Penticton company Invictus Entertainment Group lauded at Canadian Country Music Awards

Local wins 19th CCMA

A Penticton-based music talent management business won big at the Canadian Country Music Awards this weekend, and not for the first time. 

Invictus Entertainment Group, founded by local businessman Jim Cressman, won "Management Company of the Year" at the annual award show Sunday. 

It was also a huge night for one of Invictus' top talents, Brett Kissel. The rising country crooner took home "Fan Choice," "Male Artist of the Year" and "Album of the Year."

Cressman viewed the virtual awards from Kissel's home, and said he is extremely proud of his client's tenacity in a hard year. 

"[The award] reminds fans how prolific he has been in the marketplace, especially since our industry got kind of decimated by COVID," Cressman said.

"Brett has completed 24 drive-in shows throughout Saskatchewan, Alberta and Ontario ... It was nice to see the CCMA constituency support them the way they have, understanding the efforts he's made to find innovative ways to reach his fans." 

Cressman's own win is the sixth in a row in the management category for a career total of 19 CCMAs, a mix of management, agency and talent buyer awards spanning back to 2006.

"It's always nice to get that distinction and recognition," Cressman said, adding that awards are only part of the rewards of the job. 

"As long as your clients are working, and they are fulfilled, that's the win. It is a beautiful thing to get the industry recognition and I'm never ungrateful. But at the end of the day if your clients are coming to you saying wow, we had a great year, thanks for executing and pulling together what you did, that's really what we do."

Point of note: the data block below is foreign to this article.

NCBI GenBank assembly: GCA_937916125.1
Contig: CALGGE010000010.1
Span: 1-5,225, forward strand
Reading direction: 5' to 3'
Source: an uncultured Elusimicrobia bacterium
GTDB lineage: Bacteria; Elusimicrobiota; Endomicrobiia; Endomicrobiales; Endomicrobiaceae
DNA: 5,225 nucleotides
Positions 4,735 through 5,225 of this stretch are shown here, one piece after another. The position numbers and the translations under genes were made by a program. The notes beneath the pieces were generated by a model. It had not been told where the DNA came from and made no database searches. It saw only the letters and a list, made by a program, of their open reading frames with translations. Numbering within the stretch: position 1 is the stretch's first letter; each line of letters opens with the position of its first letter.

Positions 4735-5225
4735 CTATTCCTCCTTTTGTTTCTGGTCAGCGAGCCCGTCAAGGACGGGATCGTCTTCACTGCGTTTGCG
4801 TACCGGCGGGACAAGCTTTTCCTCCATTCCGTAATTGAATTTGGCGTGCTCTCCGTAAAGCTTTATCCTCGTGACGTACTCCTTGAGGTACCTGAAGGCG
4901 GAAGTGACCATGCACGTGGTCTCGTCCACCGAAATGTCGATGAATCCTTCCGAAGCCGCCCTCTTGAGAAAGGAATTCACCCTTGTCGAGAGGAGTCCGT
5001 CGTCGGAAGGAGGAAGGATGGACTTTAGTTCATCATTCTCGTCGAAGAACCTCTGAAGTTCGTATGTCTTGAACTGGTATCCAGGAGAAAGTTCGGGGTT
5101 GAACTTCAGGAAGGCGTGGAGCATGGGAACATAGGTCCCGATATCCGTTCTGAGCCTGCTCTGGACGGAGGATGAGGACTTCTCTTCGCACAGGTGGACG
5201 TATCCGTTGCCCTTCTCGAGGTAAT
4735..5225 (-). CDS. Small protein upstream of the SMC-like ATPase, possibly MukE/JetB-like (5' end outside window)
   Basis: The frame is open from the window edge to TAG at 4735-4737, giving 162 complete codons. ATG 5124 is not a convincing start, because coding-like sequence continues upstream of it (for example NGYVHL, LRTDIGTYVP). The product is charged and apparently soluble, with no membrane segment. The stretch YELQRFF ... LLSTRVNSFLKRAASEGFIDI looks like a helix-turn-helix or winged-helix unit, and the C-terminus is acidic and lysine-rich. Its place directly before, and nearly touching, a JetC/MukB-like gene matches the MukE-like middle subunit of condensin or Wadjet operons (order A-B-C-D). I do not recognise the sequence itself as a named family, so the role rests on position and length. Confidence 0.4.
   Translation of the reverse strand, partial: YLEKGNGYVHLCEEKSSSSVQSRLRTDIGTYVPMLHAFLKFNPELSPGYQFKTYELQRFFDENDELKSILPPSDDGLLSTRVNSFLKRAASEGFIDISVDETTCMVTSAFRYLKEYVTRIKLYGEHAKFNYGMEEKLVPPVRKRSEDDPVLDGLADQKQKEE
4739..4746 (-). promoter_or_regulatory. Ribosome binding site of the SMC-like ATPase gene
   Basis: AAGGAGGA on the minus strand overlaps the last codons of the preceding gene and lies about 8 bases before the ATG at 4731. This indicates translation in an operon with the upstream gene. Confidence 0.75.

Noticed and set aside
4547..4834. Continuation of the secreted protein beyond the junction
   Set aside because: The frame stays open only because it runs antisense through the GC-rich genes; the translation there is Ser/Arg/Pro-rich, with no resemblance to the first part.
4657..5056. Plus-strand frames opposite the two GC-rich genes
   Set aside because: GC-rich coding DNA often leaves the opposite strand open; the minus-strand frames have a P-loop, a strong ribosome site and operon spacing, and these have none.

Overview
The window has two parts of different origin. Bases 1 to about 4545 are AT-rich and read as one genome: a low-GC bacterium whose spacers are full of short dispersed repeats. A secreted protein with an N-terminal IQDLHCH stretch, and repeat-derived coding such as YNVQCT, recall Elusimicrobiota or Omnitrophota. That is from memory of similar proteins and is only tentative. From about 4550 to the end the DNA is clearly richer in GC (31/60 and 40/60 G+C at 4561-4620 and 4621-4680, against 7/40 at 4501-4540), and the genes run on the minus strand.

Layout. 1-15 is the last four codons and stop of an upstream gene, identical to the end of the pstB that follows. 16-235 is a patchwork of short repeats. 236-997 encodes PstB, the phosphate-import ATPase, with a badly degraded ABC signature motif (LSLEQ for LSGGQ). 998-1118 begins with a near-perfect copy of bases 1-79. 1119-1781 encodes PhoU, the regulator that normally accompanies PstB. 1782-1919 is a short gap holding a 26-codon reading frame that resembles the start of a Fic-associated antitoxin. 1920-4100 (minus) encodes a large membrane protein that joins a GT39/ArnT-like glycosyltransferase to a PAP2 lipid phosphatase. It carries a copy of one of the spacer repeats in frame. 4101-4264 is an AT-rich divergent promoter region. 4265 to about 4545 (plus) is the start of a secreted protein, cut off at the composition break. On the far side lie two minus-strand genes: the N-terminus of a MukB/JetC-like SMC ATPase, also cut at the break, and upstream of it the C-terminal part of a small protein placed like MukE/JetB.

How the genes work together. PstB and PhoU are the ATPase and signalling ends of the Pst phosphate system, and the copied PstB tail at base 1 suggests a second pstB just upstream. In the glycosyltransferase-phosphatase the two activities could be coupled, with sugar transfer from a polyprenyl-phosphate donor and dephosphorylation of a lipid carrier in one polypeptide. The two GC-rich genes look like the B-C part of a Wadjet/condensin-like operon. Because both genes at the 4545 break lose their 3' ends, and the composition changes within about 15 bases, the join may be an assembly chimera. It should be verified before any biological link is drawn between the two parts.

Cressman's group of clients, which also includes familiar Canadian country names like George Canyon, Aaron Pritchett and Jess Moskaluke, have had to pivot during COVID-19 as all tours were cancelled. 

Drive-in shows have been popular, although not financially feasible yet in B.C. due to provincial restrictions on 50 vehicles per gathering. 

"Of course we want to keep our artists busy in the market place, but we also understand there is a public sentiment of concern for safety, and we want to respect that and do everything we can to bring the music to the people in a manner that is safe and works within the parameters that have been dictated by provincial health authorities," Cressman explained.

Said he is proud of and grateful to the Canadian Country Music Association for figuring out a way to pull off a televised awards show, when earlier this year, all signs were pointing to cancellation. 

"The CCMAs are one of those nationally televised platforms that helps connect the fan with the face of the artist, the song and the brand. And because those platforms are at such a premium [in Canada] it would have been a big loss for our industry this year to not have something in that domain," Cressman said. 

"It's a challenging time, but challenging times force innovation. We're seeing that at the forefront right now."

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